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Proceedings of the National Academy of Sciences of the United States of America DOI:10.1073/pnas.0502267102

Perturbational profiling of a cell-line model of tumorigenesis by using metabolic measurements.

Publication TypeJournal Article
Year of Publication2005
AuthorsRamanathan, A, Wang, C, Schreiber, SL
JournalProceedings of the National Academy of Sciences of the United States of America
Date Published2005/04/26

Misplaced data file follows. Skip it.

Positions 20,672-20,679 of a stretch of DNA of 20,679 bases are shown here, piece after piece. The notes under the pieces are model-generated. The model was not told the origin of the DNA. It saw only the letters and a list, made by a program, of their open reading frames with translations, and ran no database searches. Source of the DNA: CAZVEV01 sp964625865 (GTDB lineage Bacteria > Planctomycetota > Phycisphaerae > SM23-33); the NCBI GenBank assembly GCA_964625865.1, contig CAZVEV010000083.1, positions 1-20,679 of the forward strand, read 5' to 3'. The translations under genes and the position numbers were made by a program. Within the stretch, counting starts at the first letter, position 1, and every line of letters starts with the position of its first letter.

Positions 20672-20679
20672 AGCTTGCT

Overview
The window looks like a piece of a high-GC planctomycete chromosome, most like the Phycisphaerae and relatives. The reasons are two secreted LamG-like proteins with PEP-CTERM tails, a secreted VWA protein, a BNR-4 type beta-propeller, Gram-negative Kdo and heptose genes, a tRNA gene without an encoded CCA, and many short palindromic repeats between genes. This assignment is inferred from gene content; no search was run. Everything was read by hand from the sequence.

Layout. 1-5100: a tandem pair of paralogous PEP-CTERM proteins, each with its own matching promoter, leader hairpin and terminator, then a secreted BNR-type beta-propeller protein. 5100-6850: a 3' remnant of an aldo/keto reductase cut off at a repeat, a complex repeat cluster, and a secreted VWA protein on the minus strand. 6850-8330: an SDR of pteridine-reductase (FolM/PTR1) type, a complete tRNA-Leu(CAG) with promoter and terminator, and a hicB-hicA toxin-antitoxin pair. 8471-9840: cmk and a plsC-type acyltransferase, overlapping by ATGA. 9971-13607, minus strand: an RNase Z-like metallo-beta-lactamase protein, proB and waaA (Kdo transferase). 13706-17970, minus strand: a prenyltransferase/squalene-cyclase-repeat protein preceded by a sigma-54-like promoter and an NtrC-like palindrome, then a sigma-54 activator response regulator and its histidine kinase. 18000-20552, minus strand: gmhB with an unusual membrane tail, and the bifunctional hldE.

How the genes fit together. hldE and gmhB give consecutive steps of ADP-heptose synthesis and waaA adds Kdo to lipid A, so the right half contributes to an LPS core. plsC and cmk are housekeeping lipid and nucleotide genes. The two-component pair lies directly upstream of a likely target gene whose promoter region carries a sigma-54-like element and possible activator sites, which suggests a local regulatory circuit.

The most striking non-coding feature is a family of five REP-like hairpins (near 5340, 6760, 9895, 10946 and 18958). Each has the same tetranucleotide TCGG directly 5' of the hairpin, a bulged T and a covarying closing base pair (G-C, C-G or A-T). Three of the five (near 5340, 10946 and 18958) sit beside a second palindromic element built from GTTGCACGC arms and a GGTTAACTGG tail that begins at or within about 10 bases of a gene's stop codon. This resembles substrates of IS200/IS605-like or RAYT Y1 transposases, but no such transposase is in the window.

Weinberg and coworkers have used serial transduction of a human, primary fibroblast cell line with the catalytic domain of human telomerase, large T antigen, small T antigen, and an oncogenic allele of H-ras to study stages leading toward a fully transformed cancerous state. We performed a three-dimensional screening experiment using 4 cell lines, 5 small-molecule perturbagens (2-deoxyglucose, oxamate, oligomycin, rapamycin, and wortmannin), and a large number of metabolic measurements. Hierarchical clustering was performed to obtain signatures of the 4 cell lines, 24 cell states, 5 perturbagens, and a number of metabolic parameters. Analysis of these signatures and sensitivities of the cell lines to the perturbagens provided insights into the bioenergetic states of progressively transformed cell lines, the effect of oncogenes on small-molecule sensitivity, and global physiological responses to modulators of aerobic and anaerobic metabolism. We have gained insight into the relationship between two models of carcinogenesis, one (the Warburg hypothesis) based on increased energy production by glycolysis in cancer cells in response to aberrant respiration, and one based on cancer-causing genes. Rather than being opposing models, the approach described here suggests that these two models are interlinked. The cancer-causing genes used in this study appear to increase progressively the cell's dependence on glycolytic energy production and to decrease its dependence on mitochondrial energy production. However, mitochondrial biogenesis appears to have a more complex dependence, increasing to its greatest extent at an intermediate degree of transduction rather than at the fully transformed state.